How much money does it take for someone to feel really secure?
This seems like a sensible question. Certainly, many of us have been dealing with insecurity because of a lack of money.
In other words, there is a relationship between money and security.
On the other hand, over the years, we have never run into anyone who managed to achieve a sense of security by amassing money. The problem is that, while having enough money is arguably necessary to feel secure, the amount of money that is needed to allow one to feel secure is not that great, and money by itself is not adequate to achieve security.
There are many aspects of feeling insecure, and many things that probably contribute to security, but we want to focus here on the sense of being loved.
Not only is money by itself not enough to achieve security, but the single-minded pursuit of money often is destructive to relationships.
Despite the fact that the strategy is not successful, it is extremely popular. We have run into many people, seemingly especially those who already have a fair amount of financial security, who have become entirely focused on getting more money as the way to achieve overall security.
This morning, we were talking to a wonderful and very successful professional man. He is an attorney, who is married to an equally successful attorney. We’ve been working together for almost a decade.
One of the things that he first came in to talk about was his struggle to meet his wife’s need for “security” before she would consider giving up her brutal job in a high power law firm. He and I observed the clear destructive impact of this job on his wife’s health and their relationship.
Because he’s basically a very caring and devoted husband, he has spent the last ten years doing what his wife insisted he needed to do in order for her to be secure enough to quit her job: He has been investing his money in very successfully and running an increasingly lucrative business, all while taking care of their daughter and running the household.
The results would seem to meet almost anybody’s criteria for “financial security.” However, today, we had to jointly face the fact that there has been no progress towards the goal of allowing his wife to feel more comfortable about changing jobs. Her work environment has gotten worse, although that would have seemed impossible when we first met, yet she seems incapable of thinking about leaving her job.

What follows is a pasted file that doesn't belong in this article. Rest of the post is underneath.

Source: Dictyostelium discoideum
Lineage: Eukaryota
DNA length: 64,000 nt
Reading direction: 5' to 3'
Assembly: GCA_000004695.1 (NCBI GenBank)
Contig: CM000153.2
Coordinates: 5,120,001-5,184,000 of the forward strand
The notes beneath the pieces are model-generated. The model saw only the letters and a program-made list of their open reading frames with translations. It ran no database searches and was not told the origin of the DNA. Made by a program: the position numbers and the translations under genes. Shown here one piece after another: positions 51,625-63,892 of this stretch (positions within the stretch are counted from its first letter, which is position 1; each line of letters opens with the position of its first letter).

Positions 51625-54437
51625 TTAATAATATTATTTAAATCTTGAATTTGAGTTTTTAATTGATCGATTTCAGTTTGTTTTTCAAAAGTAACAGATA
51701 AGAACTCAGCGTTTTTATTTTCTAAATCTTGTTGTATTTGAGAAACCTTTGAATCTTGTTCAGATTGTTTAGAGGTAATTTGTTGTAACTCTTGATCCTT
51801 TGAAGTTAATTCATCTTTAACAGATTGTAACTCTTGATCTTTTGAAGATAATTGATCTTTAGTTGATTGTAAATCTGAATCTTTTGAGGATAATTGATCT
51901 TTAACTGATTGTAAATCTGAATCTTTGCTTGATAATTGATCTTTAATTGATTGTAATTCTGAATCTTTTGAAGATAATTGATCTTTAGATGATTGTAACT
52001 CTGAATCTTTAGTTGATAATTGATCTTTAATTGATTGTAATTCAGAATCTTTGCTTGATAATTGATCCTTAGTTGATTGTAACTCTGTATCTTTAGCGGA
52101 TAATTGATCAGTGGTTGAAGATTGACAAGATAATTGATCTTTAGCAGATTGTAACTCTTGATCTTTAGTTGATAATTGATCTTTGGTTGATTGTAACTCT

Over the years, I had advised him on several occasions that I thought that this strategy was a mistake, that I had not found the financial security = overall security equation to work.
Why did he do it?
One of the reasons is surely that his wife has insisted that this is what she needs. Any effort on his part to suggest that maybe she is depressed (which seems quite likely) or that the sense of being disconnected from her family because of her crazy work hours might actually be making her more insecure, has been met with scorn.
Another reason is the allure of being able to measure progress. That is one of the tantalizing things about money – you can easily tell how you are doing.
The same problem often occurs in the medical field. There are many examples of how doctors got fooled into using a treatment because it clearly did something that “should” have improved people’s health (anti- arrhythmic medications which made the heart’s rhythm look normal… but, it later turned out, actually contributed to increased mortality).
Often the problem is that the thing that you are measuring (an improved cardiac rhythm) is pretty easy to measure and seems as though it should lead to the actual improvement (less mortality) but it doesn’t.
It also may be true that he was influenced by a pervasive bias against psychological or psychiatric intervention in society.
A study by a group of economists from Australia looked at how to spend your money if you want to achieve happiness (not quite the same thing as security). They found that one of the best ways was to invest in psychotherapy. That hasn’t had much effect on the sales of luxury goods, however.